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If you've so far dodged the hype surrounding HBO/Sky Original miniseries Chernobyl then this is sure to make you tune in once and for all.
People are spending their hard-earned cash to visit the area where the nuclear disaster took place back in 1986 following on from the interest that came off the back of the programme.
So much so that, according to Reuters, tourism to Chernobyl has spiked by 40 per cent, with people wanting to see the plant and the abandoned town it's situated in with their own eyes.
On 25 April back in 1986, the fourth reactor at the Chernobyl Nuclear Power Plant suffered a catastrophic reaction. From that moment on, time has stood still in that small part of what is now Ukraine.
There has always been a fascination with the area which has been boosted thanks to the five-episode miniseries which took off recently.
Companies offer tours of the area which are filled up by intrepid explorers looking to capture a glimpse into the Soviet era, as well as to see the aftermath of a tragedy that claimed many lives and left a 2,600km area uninhabitable.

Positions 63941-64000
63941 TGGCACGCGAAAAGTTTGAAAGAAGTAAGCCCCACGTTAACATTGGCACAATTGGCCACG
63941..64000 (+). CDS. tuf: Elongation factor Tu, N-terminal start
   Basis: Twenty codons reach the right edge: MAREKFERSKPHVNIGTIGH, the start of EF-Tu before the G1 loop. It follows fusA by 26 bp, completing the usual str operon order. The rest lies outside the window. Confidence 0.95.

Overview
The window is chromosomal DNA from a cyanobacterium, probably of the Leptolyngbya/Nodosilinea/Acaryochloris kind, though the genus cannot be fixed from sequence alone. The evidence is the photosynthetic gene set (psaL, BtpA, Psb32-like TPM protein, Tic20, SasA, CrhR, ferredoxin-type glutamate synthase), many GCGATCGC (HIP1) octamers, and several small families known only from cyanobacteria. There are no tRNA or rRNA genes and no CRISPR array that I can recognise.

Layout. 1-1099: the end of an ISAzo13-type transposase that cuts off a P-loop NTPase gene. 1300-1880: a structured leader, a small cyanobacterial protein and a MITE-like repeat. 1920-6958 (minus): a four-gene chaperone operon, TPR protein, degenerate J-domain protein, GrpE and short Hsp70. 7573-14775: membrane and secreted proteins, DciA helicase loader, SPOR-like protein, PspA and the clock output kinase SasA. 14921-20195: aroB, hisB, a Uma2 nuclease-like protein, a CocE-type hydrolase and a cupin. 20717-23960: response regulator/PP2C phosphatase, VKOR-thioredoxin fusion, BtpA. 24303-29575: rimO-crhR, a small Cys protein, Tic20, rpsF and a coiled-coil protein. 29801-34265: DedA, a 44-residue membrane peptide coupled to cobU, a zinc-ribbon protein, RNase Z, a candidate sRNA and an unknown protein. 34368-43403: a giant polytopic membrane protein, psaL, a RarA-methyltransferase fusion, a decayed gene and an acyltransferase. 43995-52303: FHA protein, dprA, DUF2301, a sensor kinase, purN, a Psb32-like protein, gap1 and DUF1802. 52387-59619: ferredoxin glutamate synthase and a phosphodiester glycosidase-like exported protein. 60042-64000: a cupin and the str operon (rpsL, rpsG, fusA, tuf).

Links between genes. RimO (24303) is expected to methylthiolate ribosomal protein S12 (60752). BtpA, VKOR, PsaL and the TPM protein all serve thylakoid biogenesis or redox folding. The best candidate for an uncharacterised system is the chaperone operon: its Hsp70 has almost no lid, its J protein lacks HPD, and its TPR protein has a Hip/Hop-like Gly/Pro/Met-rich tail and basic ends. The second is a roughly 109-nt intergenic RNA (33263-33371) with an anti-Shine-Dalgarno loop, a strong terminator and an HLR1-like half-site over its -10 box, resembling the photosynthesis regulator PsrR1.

Sergiy Ivanchuk, director of SoloEast tours, told Reuters the company saw a 30 per cent rise in tourism to the area in May 2019 compared with the same month last year.
He added how bookings for June, July and August have risen by approximately 40 per cent since HBO aired the show.
We spoke to Martin Duben, one of the people behind CHERNOBYLwel.com, one of the tour operators taking anyone willing into the exclusion zone.
With numbers on the rise, he said: "It depends what time of the year you go, the spring and autumn are crowded - in April, May, September and October there are thousands of visitors per weekend.
"The ghost town of Pripyat is not a ghost town at all, you have a hard time trying to take a picture where there is no-one there. There's too many tourists.
"November is the best time, it's not that cold but there is some snow and it is kind of depressing.
"Everyone is saying 'why do you want to go to Chernobyl' but then they get there and there are hundreds if not thousands of people there."
We'll take your word for it, mate.
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